'Yeah, what brand of cigarette does he smoke?'
'Never smoked a cigarette in his life.'
She was late-twenties, possibly. Thirty at a pinch. I took a deep breath while she dialled the second nine.
'All right, I don't know him. But I am trying to help.'
'Right. You've come to fix the shower.'
Third nine. Play the big card.
'Someone is trying to kill him,' I said.
There was a faint click and I could hear somebody, somewhere, asking which service we wanted. Very slowly she turned towards me, holding the receiver away from her face.
'What did you say?'
'Someone is trying to kill your father,' I repeated. 'I don't know who, and I don't know why. But I'm trying to stop them. That's who I am, and that's what I'm doing here.'
She looked at me long and hard. A clock ticked somewhere, hideously.
'This man,' I pointed at Rayner, 'had something to do with it.'
I could see that she thought this unfair, as Rayner was hardly in a position to contradict me; so I softened my tone a little, looking around anxiously as if I was every bit as mystified and fretted-up as she was.
'I can't say he came here to kill,' I said, 'because we didn't get a chance to talk much. But it's not impossible.' She carried on staring at me. The operator was squeaking hellos down the line and probably trying to trace the call.
She waited. For what, I'm not sure.
'Ambulance" she said at last, still looking at me, and then turned away slightly and gave the address. She nodded, and then slowly, very slowly, put the receiver back on its cradle and turned to me. There was one of those pauses that you know is going to be long as soon as it starts, so I shook out another cigarette and offered her the packet.
She came towards me and stopped. She was shorter than she'd looked on the other side of the room. I smiled again, and she took a cigarette from the packet, but didn't light it. She just played with it slowly, and then pointed a pair of grey eyes at me.
I say a pair. I mean her pair. She didn't get a pair of someone else's out from a drawer and point them at me. She pointed her own pair of huge, pale, grey, pale, huge eyes at me. The sort of eyes that can make a grown man talk gibberish to himself. Get a grip, for Christ's sake.
'You're a liar,' she said.
Not angry. Not scared. Just matter-of-fact. You're a liar.
'Well, yes,' I said, 'generally speaking, I am. But at this particular moment, I happen to be telling the truth.'
She kept on staring at my face, the way I sometimes do when I've finished shaving, but she didn't seem to get any more answers than I ever have. Then she blinked once, and the blink seemed to change things somehow. Something had been released, or switched off, or at least turned down a bit. I started to relax.
'Why would anyone want to kill my father?' Her voice was softer now.
'I honestly don't know,' I said. 'I've only just found out he doesn't smoke.'
She pressed straight on, as if she hadn't heard me.
'And tell me Mr Fincham,' she said, 'how you came by all this?'
This was the tricky bit. The really tricky bit. Trickiness cubed.
'Because I was offered the job,' I said.
She stopped breathing. I mean, she actually stopped breathing. And didn't look as if she had any plans to start again in the near future.
I carried on, as calmly as I could.
'Someone offered me a lot of money to kill your father,' I said, and she frowned in disbelief. 'I turned it down.'
I shouldn't have added that. I really shouldn't.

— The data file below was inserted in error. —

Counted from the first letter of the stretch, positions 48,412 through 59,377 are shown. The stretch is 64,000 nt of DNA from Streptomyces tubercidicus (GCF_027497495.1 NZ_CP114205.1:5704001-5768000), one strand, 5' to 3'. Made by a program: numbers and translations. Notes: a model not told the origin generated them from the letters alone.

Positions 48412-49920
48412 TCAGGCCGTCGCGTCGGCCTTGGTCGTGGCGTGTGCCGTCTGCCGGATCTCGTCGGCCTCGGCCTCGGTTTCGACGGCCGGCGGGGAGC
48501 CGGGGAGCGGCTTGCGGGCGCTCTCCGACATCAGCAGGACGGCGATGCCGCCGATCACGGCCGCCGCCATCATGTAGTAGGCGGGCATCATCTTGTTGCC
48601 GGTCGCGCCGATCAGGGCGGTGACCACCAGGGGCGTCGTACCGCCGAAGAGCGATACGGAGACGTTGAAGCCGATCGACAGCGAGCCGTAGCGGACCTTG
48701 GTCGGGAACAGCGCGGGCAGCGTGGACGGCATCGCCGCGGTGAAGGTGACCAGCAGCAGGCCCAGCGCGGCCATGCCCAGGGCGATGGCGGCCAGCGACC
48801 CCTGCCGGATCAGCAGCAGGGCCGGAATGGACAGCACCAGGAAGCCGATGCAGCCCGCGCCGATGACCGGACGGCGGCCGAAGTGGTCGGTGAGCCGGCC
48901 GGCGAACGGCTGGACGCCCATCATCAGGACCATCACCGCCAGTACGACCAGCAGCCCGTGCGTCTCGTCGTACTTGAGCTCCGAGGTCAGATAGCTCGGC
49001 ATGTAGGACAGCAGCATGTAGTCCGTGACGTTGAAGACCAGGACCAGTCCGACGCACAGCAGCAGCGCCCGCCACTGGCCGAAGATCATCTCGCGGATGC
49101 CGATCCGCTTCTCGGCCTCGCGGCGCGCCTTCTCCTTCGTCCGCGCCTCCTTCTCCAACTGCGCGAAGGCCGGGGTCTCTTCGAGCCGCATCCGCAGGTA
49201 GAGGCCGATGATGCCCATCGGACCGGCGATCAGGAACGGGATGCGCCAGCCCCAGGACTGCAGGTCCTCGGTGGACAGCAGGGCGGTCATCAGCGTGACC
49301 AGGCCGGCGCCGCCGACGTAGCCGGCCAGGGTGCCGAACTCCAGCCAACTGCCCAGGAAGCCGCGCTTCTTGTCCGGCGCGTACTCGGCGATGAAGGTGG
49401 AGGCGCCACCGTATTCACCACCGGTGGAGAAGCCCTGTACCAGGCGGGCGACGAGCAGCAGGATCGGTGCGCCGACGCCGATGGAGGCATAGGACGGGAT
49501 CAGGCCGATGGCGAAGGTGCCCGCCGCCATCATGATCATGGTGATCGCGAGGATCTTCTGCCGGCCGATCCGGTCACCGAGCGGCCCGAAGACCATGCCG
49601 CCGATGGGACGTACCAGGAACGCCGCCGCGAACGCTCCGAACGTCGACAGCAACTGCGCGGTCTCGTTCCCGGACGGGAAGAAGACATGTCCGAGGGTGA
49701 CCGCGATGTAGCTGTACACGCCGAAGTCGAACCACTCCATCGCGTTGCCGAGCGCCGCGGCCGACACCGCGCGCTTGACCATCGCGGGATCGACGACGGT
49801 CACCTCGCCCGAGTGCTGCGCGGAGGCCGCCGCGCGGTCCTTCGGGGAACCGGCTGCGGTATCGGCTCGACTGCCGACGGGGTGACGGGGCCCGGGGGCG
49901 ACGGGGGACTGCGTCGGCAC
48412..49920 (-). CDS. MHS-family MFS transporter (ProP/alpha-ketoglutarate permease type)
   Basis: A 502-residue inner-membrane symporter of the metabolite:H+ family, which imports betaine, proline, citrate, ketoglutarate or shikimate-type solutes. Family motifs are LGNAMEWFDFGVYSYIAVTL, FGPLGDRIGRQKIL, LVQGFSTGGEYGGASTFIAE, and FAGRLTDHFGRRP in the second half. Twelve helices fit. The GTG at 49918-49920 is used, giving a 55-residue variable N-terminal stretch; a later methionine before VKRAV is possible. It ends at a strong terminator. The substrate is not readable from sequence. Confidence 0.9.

Newton's Third Law of Conversation, if it existed, would hold that every statement implies an equal and opposite statement. To say that I'd turned the offer down raised the possibility that I might not have done. Which was not a thing I wanted floating round the room at this moment. But she started breathing again, so maybe she hadn't noticed.
Her left eye had a tiny streak of green that went off from the pupil in a north-easterly direction. I stood there, looking into her eyes and trying not to, because I was in terrible trouble at this moment. In lots of ways.
'Why'd you turn it down?'
'Because...' I began, then stopped, because I had to get this absolutely right.
'Because I don't kill people.'
There was a pause while she took this in and swilled it round her mouth a few times. Then she glanced over at Rayner's body.
'I told you,' I said. 'He started it.'
She stared into me for another three hundred years and then, still turning the cigarette slowly between her fingers, moved away towards the sofa, apparently deep in thought.
'Honestly,' I said, trying to get a hold of myself and the situation. 'I'm nice. I give to Oxfam, I recycle newspapers, everything.'
She reached Rayner's body and stopped.
'So when did all this happen?'
'Well...just now,' I stammered, like an idiot.
She closed her eyes for a moment. 'I mean you getting asked.'
'Right,' I said. 'Ten days ago.'
That was a relief. That made me feel a lot better. It's nice to be looked up to by the young every now and then. You don't want it all the time, just every now and then.
'Right,' I said.
'And who was it offered you the job?'
'Never seen him before or since.'
She stooped for the glass, took a sip of Calvados and grimaced at the taste of it.
'And I'm supposed to believe this?'
'I mean, help me out here,' she said, starting to get louder again. She nodded towards Rayner. 'We have a guy here, who isn't going to back up your story, I wouldn't say, and I'm supposed to believe you because of what? Because you have a nice face?'
I couldn't help myself. I should have helped myself, I know, but I just couldn't.
'Why not?' I said, and tried to look charming. 'I'd believe anything you said.'
Terrible mistake. Really terrible. One of the crassest, most ridiculous remarks I've ever made, in a long, ridiculous-remark-packed life.